Mr. Obama’s planned speech suggests he may be moving closer to a decision on many remaining questions, including whether and at what point the White House might widen the air campaign to include targets across the border in Syria, possibly to include ISIS leadership and its equipment, supply depots and command centers. The time of the speech on Wednesday has not been announced.
Senior officials have repeatedly ruled out sending ground combat troops, a vow Mr. Obama reaffirmed in his appearance on “Meet the Press.”
“This is not going to be an announcement about U.S. ground troops,” he said. “This is not the equivalent of the Iraq war.”
But it is not clear if that declaration would preclude the eventual deployment of small numbers of American Special Operations forces or C.I.A. operatives to call in airstrikes on behalf of Kurdish fighters, Iraqi forces or Sunni tribes, a procedure that makes it much easier to distinguish between ISIS militants, civilians and counter ISIS fighters.
During the recent operation to retake the Mosul Dam, Kurdish soldiers, using a more roundabout procedure, provided the coordinates of ISIS fighters to the joint United States-Kurdish command center in Erbil, which in turn passed them to American aircraft, Masrour Barzani, the head of Kurdish intelligence, said in a recent interview.
The White House is counting on an effort by American, Iraqi and Gulf Arab officials to persuade Sunni tribesman in western Iraq, now aligned with ISIS, to break their ties after chafing under the harsh Shariah law the group has imposed.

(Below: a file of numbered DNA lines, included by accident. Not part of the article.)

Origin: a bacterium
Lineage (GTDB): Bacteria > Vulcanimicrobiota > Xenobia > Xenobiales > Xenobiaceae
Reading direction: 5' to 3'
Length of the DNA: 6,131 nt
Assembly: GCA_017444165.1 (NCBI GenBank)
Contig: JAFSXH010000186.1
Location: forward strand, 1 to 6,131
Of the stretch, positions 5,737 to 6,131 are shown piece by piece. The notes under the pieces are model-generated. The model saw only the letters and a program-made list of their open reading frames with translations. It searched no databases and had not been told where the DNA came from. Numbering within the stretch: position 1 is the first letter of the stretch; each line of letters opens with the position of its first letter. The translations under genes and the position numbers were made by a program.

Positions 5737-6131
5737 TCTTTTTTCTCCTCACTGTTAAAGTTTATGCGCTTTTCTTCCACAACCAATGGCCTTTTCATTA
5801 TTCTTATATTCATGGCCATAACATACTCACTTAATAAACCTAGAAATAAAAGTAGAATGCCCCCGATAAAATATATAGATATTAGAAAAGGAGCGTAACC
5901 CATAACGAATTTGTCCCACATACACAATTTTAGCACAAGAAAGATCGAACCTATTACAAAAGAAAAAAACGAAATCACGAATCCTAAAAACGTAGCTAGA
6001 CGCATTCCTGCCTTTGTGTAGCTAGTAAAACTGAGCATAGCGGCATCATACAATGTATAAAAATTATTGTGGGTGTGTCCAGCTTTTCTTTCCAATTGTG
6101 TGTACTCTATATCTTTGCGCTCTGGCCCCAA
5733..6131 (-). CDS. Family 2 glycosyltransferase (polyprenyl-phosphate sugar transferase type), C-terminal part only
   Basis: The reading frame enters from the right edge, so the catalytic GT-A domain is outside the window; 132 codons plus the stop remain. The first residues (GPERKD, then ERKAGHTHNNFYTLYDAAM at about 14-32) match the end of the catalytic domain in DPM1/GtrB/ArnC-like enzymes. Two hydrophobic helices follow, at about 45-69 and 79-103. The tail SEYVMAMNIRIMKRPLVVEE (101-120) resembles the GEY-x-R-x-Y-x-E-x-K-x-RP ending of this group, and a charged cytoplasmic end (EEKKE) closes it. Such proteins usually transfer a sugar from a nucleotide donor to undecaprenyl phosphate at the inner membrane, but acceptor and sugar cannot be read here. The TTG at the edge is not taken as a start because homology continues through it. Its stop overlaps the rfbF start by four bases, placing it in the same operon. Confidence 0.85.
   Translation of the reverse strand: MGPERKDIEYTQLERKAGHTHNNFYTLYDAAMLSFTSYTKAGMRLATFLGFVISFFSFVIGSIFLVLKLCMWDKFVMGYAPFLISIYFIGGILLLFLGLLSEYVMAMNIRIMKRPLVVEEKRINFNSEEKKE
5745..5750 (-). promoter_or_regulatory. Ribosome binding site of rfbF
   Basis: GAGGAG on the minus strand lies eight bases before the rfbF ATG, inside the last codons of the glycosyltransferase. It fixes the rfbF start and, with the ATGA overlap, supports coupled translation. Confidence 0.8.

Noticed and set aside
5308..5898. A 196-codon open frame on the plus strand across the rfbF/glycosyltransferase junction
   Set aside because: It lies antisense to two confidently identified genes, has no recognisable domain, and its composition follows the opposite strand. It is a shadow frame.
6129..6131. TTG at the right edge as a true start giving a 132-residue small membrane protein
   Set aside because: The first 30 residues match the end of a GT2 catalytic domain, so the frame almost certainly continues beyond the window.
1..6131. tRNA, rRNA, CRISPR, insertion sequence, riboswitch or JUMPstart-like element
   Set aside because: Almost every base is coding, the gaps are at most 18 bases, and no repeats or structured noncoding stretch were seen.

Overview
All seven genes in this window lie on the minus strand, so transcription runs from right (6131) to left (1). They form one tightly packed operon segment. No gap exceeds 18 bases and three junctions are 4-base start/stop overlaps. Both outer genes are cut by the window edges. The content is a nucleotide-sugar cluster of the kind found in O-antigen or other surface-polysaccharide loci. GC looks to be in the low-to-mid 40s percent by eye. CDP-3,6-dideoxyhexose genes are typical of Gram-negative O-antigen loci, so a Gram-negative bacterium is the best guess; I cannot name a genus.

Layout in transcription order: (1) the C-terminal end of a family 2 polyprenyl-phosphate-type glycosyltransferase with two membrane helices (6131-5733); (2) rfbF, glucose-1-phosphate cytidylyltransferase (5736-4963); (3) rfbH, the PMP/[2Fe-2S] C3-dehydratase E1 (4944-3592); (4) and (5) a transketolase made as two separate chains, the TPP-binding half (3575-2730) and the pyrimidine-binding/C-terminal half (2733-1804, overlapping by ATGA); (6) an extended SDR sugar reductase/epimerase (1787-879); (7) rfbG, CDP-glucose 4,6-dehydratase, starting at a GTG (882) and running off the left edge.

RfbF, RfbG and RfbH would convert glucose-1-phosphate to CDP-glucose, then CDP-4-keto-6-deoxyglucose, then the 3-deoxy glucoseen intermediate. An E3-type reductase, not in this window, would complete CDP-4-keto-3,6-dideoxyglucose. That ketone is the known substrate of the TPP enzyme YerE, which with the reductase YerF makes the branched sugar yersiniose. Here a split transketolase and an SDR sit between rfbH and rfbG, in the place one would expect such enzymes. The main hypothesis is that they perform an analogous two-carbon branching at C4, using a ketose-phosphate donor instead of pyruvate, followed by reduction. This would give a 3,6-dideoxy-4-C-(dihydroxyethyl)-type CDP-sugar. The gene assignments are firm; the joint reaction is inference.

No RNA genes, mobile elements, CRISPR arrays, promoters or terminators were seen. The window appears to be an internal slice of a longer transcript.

Unless the new Iraqi government is substantially more inclusive, American encouragement and support for these groups to turn on ISIS may be far less effective than it was in 2007, when many tribes fought the forerunner of ISIS, Al Qaeda in Iraq.
Some Sunni tribal leaders are still bitter at the treatment under former Prime Minister Nuri Kamal al-Maliki, a Shiite.
“Even if they try we will not accept it,” said Sheikh Ali Hatem Suleimani, a tribal leader in Anbar who lives in Erbil. “In the past, we fought against Al Qaeda and we cleaned the area of them. But the Americans gave control of Iraq to Maliki, who started to arrest, kill, and exile most of the tribal commanders who led the fight against Al Qaeda.”

"Canada to send military advisers to Iraq to ‘help Iraqi troops’"
2014-09-06 from "" []:
Speaking at the NATO summit in Wales, Canadian Prime Minister Stephen Harper said Friday that the decision was made following a request from US President Barack Obama.
He said a contingent of between 50 to 100 Canadian forces will work closely with US advisors in Iraq.
Harper claimed that the barbaric acts of the ISIL in Iraq and Syria made Canada and its allies anxious and that Ottawa will look at further steps to respond to the threat of the terrorist group.
“If left unchecked, this lawless area will become a training ground for international terrorists and an even greater threat to Canada and its allies,” Harper said.
US Deputy National Security Advisor Ben Rhodes also said that Washington “welcomes PM Harper’s announcement that Canada will send military advisers to Iraq as part of our effort to support Kurdish forces.”
Western intelligence services say more than 130 Canadians have joined the ISIL in Iraq and Syria.
The ISIL controls large swathes of Syria’s northern territory. The group sent its members into neighboring Iraq in June and seized large parts of land there.
The terrorists have committed heinous crimes and threatened all communities, including Shias, Sunnis, Kurds, Christians and Izadi Kurds, during their advances in Iraq.